Presbyterian Church Proposals Could Reopen Wounds With Jews
By Josh Gerstein, Staff Reporter of the Sun
San Jose, Calif. - An unusually broad array of American Jewish groups is sounding an alarm about proposals the Presbyterian Church is set take up here tomorrow addressing the conflict between Israel and the Palestinian Arabs.
At least 19 Jewish organizations, ranging from Americans for Peace Now to the Zionist Organization of America, have spoken out against some of the so-called overtures to be debated at the weeklong biennial meeting of Presbyterians in America.
Jewish leaders contend that some of the resolutions and a new church statement on anti-Semitism threaten to reopen the wounds caused in 2004 when the Presbyterian general assembly approved a measure threatening divestment in companies that do business with the Israeli government.
In a blunt letter this month, leaders of three Jewish denominations said they felt betrayed by Presbyterian Church officials who reached out after the 2004 imbroglio. "Friends, or even dialogue partners, do not engage in actions that can so easily and plausibly be seen as bait-and-switch tactics," Rabbi Jerome Epstein of the United Synagogue of Conservative Judaism, Dr. Carl Sheingold of the Jewish Reconstructionist Federation, and Rabbi Eric Yoffie of the Union for Reform Judaism wrote to the Reverend Clifton Kirkpatrick, who is stepping down this week after 12 years as the head of the Presbyterian Church (U.S.A.)
The church's statement on anti-Semitism "marks a new low-point in Presbyterian-Jewish relations," the Jewish leaders said. "Indeed, this document reads as a blueprint for how to engage in anti-Israel activity without being accused of anti-Semitism."
A draft of the statement was well-received in the Jewish community, but some Presbyterians objected to it, according to Ethan Felson of the Jewish Council for Public Affairs. "It went too far for some people in the church and they backtracked on it," he said.
In a letter last week, Rev. Kirkpatrick called for a new meeting with Jewish leaders and seemed to acknowledge that communications broke down as the church was finalizing the statement on "Vigilance Against Anti-Jewish Bias in the Pursuit of Israeli-Palestinian Peace."
"It is clear that, in making the changes to its original version, we have strained our relationships with you, and awakened mistrust between us, and we regret this," he wrote.
About 10 resolutions on Mideast issues are scheduled to be debated when a Presbyterian Church committee on peacemaking convenes tomorrow. One from Newark-area churches calls for a suspension of American military aid to Israel. Another proposal, from San Francisco-area churches, seeks to spur divestment in Caterpillar Inc. and Motorola Inc., because of the use of their equipment by the Israeli military.
"What we are trying to do is call the question on divestment," a church member of San Francisco, Thomas McAfee, said in an interview. He said church members clearly expressed their intent to divest in 2004, but discussions with the companies have gone nowhere. "The process, without divestment as a clear result and consequence, will be endless," he added.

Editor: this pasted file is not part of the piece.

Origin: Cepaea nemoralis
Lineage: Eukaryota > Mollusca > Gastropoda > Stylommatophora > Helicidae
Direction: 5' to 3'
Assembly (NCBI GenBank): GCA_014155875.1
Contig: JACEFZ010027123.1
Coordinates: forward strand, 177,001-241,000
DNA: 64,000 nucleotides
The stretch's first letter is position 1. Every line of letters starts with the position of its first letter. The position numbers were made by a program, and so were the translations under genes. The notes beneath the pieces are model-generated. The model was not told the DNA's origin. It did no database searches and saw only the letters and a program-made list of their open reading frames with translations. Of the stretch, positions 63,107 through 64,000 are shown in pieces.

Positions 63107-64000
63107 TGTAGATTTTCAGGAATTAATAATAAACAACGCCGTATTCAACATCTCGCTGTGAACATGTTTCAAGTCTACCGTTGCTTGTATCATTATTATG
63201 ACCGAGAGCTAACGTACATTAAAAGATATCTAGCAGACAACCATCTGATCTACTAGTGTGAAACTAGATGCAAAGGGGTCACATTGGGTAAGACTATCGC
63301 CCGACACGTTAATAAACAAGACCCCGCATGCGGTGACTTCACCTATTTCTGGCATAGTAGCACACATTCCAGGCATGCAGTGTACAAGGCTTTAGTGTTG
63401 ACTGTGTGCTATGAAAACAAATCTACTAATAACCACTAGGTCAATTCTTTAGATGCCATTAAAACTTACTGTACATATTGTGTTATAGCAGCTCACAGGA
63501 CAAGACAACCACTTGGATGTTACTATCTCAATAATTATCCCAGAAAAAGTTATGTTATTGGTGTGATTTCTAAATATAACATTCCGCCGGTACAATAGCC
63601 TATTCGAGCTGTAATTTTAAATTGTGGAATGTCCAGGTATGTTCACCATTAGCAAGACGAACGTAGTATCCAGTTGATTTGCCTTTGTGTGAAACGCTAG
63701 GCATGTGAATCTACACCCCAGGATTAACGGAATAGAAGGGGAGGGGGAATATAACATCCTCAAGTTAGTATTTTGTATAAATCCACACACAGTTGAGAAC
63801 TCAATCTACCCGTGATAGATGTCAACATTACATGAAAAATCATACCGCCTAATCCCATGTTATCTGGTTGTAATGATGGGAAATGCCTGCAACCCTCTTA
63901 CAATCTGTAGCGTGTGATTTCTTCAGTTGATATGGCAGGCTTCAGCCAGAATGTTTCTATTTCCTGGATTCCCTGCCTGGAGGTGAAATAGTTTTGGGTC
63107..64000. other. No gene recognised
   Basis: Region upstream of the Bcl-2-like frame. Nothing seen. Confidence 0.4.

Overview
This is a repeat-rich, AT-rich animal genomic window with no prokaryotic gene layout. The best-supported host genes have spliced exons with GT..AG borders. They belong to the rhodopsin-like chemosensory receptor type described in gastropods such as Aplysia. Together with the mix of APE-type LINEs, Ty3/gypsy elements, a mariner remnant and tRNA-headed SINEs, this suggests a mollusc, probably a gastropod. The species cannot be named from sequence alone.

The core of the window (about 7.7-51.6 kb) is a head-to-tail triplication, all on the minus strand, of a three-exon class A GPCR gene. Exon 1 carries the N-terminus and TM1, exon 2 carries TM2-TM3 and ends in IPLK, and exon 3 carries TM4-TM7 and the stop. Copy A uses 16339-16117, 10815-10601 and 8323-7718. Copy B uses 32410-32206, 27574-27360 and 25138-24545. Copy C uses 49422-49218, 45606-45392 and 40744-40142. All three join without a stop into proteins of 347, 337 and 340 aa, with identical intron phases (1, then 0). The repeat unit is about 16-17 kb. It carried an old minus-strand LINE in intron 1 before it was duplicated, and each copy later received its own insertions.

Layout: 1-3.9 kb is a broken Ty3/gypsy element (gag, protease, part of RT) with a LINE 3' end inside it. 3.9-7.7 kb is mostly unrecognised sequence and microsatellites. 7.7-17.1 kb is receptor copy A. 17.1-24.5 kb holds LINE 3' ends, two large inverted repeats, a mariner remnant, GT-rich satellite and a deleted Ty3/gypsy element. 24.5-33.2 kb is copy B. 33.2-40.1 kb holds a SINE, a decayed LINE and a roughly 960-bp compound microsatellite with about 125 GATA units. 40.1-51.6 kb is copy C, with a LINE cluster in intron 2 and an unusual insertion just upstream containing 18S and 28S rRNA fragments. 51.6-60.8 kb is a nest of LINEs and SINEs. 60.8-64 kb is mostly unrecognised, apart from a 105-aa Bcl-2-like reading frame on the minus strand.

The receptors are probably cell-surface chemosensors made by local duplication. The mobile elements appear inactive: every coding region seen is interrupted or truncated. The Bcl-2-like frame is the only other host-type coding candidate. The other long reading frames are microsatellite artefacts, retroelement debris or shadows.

Mr. McAfee noted that the proposed divestment, which could affect $7 billion in church pension funds, is targeted at specific companies and not Israel generally. "We are divesting from the occupation," he said. "I fail to see how divesting from Caterpillar and Motorola is a punishment to anyone."
However, during an interfaith discussion sponsored by Jewish groups yesterday afternoon, other Presbyterians said the church's image with Jews was hurt in 2004 and would be hurt further if new divestment resolutions were adopted. "Do we seriously want to be peacemakers? If we do, we need to have credibility with both sides," the Reverend William Harter of Chambersburg, Pa., said. He also noted that the resolutions do not address the threats Israel faces from other countries, such as Iran. "Be sensitive to the regional contextual framing," he said.
Mr. Felson noted yesterday that some of the language appears to have been deliberately worded to focus on companies supporting the Israeli military, while ignoring large multinational firms that support Iran, which is a major financier of terrorism against Israelis.
A former Presbyterian pastor of Oakland, Calif., Rebecca Kuiken, said the church's use of "Palestinian liberation theology" to posit Palestinian Christians as persecuted by the Jewish state ignored the complexities of the situation.
"Much of what we are doing in our Middle East overtures offers an inaccurate and inadequate reading of theology and history. There is an unbalanced and topsy-turvy use and abuse of Exodus. I don't think this is the right story for this region for right now," she said.
While some Presbyterian divestment advocates complained that the calls for dialogue and "selective divestment" had been overlooked by the press, Rabbi Melanie Aron said church members needed to understand that their actions are inevitably seen and portrayed as an attack on Israel.
"It becomes a movement to isolate Israel," Rabbi Aron said. "It's about that symbolism."
While the Jewish groups objecting to some resolutions claim the membership of more than 90% of "affiliated Jews," many critics of Israel in the church stress that they have the support of some Jews, including a group called Jewish Voice for Peace.
Mr. Felson said Jewish groups that believe in Zionism are virtually united in opposition to divestment. Only a "fringe" that does not support the idea of a Jewish state embraces divestment, he said.